Written by Clay Smith
Using an ED phlebotomist to initiate lab draws in patients with wait times over 20 minutes cut the number of patients who leave before treatment completion (LBTC) in half.
Why does this matter?
LBTC is a measure of all patient who leave the ED early. This may be dangerous for patients, tarnish the hospital’s reputation, and cause lost revenue. Approximately 2/3 of LBTC patients leave without being seen (LWBS), a CMS quality metric with a target of <2%. Does utilization of an ED phlebotomist to obtain necessary labs while patients are waiting reduce the LBTC rate?
Holding their blood samples hostage
This was a retrospective review of 71,942 ED visits. Overall LBTC rate was 5.3%. Visits with door-to-room (DtR) time >20 minutes who had orders for labs were included (just over 17,000 patients). For patients who got labs drawn while waiting, the LBTC rate was 2.7%. For those who had labs ordered but were not drawn by the ED phlebotomist, LBTC rate was 5.3%. In other words, using an ED phlebotomist to initiate lab draws in patients with wait times over 20 minutes cut the LBTC rate in half. This effect was more pronounced as wait times increased well beyond 20 minutes. For those involved in ED operations who are trying to reduce LWBS or LBTC rates, this may be a good option to consider.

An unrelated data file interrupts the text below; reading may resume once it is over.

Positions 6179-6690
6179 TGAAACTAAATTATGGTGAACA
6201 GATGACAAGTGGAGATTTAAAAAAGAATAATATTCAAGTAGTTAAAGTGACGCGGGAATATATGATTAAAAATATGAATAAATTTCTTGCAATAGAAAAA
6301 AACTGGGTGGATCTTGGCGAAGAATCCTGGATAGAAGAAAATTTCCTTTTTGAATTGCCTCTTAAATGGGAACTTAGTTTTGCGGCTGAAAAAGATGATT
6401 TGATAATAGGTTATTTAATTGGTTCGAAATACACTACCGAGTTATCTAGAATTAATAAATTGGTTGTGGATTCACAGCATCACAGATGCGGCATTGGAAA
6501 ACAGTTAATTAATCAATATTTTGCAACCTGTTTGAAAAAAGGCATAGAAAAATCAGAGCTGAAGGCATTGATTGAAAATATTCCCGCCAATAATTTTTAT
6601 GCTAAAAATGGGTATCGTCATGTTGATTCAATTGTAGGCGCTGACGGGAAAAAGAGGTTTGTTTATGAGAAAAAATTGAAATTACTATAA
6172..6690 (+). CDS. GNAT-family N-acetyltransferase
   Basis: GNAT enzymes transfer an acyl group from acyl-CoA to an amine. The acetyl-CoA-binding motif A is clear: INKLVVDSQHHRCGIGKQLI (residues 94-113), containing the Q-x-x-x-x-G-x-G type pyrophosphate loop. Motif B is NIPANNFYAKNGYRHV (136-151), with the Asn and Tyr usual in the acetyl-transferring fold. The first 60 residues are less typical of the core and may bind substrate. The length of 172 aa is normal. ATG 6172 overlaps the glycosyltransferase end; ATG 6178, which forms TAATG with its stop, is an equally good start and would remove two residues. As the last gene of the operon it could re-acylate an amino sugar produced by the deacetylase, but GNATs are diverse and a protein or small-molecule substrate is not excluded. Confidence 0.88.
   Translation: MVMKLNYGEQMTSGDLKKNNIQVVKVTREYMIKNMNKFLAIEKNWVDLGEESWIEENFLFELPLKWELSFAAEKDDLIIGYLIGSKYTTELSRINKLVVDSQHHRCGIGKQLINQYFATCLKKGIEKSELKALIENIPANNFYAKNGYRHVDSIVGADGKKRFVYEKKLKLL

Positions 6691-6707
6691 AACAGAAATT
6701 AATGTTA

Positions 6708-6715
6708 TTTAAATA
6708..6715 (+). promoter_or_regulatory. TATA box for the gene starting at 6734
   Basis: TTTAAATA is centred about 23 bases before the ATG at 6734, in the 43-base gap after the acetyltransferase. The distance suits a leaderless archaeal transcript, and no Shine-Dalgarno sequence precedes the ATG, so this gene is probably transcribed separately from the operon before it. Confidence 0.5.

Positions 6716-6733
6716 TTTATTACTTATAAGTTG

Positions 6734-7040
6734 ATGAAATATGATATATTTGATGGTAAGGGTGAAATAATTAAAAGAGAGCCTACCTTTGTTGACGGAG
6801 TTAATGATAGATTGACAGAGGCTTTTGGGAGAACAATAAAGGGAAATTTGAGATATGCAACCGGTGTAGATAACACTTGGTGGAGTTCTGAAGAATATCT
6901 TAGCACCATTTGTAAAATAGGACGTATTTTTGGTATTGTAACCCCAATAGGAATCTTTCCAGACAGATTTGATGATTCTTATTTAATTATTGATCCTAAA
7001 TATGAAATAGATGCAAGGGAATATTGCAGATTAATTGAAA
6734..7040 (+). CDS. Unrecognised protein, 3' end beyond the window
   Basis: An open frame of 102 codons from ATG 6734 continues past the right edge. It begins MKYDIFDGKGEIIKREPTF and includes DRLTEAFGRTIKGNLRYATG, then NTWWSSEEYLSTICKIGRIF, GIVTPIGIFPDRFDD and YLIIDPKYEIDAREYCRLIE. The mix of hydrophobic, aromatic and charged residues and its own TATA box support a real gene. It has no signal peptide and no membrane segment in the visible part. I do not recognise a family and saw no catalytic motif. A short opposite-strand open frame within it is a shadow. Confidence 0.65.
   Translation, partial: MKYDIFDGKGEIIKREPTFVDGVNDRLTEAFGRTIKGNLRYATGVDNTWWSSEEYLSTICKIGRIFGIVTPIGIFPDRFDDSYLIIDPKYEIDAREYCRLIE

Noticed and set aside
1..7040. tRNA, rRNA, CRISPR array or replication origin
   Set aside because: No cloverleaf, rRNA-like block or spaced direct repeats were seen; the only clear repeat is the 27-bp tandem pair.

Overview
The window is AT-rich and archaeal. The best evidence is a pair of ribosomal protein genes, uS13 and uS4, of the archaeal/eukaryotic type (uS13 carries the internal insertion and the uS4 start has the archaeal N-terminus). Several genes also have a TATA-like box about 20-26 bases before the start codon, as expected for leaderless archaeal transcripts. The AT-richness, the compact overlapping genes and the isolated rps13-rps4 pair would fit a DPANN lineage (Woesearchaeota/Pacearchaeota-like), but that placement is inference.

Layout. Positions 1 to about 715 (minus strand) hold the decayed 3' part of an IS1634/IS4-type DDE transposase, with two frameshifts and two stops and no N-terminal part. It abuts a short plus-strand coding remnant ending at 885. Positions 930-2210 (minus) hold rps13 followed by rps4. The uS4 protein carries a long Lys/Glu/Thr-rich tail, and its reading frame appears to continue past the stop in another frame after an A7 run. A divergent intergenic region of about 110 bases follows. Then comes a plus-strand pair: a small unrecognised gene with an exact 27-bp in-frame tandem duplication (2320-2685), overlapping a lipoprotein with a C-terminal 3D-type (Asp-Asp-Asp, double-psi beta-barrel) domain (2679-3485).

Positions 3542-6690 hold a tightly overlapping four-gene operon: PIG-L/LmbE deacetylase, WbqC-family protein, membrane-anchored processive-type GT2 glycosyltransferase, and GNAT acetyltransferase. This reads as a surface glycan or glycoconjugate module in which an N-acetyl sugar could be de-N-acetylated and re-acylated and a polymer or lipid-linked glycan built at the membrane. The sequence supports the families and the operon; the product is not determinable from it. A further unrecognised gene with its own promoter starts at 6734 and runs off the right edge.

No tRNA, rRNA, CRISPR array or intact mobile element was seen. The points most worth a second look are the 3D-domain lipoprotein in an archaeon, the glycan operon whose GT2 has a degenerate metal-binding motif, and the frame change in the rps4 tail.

Impact of Emergency Department Phlebotomists on Left-Before-Treatment-Completion Rates. West J Emerg Med. 2019 Jul;20(4):681-687. doi: 10.5811/westjem.2019.5.41736. Epub 2019 Jul 2.
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